Labor Notes # 500

Postal strike 1970, men standing front of a mail truck

The police killing of George Floyd in Minneapolis ignited the most widespread series of protests in U.S. history. Working people—not only Black, but people of all races—were the driving force. Even labor leaders who are usually reluctant to weigh in on hot social issues spoke out.

The challenge now is to bring the militancy and energy of this year’s revived Black struggle into the workplace—amid the coronavirus-driven economic crisis.

Photo of Bernie Sanders in front of Fight for $15 sign.

Over the past 40 years, corporate America and the billionaire class have been waging a war against the trade union movement in America, causing devastating harm to the middle class and working class.

When oligarchs like Donald Trump tell us that the economy is “booming,” they are right—the economy is booming for the extremely rich and extremely profitable corporations in America—who, by the way, pay nothing or next to nothing in federal income taxes.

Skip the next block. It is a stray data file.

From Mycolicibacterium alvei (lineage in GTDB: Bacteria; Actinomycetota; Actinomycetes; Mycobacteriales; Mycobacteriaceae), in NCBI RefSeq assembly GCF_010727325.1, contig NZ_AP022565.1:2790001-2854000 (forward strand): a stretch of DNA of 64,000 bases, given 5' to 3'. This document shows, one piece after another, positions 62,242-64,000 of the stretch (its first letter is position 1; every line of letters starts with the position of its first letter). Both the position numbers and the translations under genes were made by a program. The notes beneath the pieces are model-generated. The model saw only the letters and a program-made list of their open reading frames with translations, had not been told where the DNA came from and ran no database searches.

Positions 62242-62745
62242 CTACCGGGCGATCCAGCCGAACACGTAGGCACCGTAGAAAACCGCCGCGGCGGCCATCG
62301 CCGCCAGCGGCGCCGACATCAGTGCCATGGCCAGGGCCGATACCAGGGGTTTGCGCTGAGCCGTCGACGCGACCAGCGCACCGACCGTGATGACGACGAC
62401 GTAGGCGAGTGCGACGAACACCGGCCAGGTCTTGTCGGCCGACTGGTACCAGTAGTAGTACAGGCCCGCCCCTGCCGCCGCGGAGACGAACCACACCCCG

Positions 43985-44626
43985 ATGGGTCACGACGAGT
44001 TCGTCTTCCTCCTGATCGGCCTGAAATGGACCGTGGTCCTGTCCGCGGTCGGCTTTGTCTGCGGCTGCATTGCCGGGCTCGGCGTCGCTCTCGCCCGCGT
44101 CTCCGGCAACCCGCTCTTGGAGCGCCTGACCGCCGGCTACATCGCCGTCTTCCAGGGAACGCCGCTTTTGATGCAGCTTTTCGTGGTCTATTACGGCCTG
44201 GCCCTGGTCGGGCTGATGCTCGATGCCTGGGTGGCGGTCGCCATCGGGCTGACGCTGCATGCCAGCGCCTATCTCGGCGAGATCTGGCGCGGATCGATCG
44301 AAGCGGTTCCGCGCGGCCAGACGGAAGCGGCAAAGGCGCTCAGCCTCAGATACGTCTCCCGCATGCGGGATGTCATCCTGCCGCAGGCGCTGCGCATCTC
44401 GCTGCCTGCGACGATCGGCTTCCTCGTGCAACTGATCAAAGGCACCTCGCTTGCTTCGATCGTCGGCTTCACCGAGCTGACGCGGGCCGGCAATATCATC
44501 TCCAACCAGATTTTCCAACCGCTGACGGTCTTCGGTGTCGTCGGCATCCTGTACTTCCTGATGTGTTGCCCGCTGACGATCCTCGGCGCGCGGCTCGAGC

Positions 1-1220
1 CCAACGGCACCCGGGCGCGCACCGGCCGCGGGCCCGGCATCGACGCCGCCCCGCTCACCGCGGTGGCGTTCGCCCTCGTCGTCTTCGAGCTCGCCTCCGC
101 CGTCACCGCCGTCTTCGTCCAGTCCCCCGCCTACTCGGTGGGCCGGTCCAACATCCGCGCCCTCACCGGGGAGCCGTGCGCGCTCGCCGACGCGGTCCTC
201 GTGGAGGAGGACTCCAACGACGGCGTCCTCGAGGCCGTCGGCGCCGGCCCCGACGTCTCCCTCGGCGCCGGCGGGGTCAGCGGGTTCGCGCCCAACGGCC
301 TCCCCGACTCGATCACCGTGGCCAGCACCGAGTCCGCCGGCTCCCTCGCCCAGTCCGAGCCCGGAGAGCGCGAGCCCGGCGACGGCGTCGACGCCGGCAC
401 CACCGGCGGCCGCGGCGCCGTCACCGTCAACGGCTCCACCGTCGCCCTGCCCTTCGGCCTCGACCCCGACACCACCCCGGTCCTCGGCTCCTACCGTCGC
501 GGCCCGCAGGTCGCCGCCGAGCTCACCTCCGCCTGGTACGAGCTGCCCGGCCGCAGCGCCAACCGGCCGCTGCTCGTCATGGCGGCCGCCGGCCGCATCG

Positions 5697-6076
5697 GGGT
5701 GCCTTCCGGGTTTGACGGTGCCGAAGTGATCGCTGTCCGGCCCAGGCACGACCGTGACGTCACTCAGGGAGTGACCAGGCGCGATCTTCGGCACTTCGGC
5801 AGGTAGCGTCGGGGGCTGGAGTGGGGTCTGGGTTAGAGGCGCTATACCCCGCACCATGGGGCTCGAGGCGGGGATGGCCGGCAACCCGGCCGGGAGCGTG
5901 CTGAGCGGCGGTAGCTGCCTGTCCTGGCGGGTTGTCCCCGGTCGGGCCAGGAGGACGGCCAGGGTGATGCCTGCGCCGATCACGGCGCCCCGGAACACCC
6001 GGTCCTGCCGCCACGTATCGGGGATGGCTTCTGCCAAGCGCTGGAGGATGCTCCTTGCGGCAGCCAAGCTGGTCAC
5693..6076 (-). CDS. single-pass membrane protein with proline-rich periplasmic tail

Two bakery workers talk in a kitchen.

What’s the greatest gift the labor movement offers? It’s not the ability to bargain a contract, protect yourself on the job, or win higher wages, though those are important.

The greatest gift is a path out of fear. Once we can see that path under our feet, the real fightback can begin. But the question is, how do we find it—especially at this dire moment?

A photo of an addressograph machine

How was Labor Notes #1, from February 1979, different from Labor Notes #500, the issue we just sent to the printer? There’s the obvious:

I started in the labor movement in the mid-90s, when the fall in union density from 23 percent of the workforce in 1980 to 15 percent in 1994 had created a crisis at the top. In response, the “New Voices” slate led by the Service Employees’ John Sweeney defeated heir apparent Thomas Donahue in the first contested election in AFL-CIO history.

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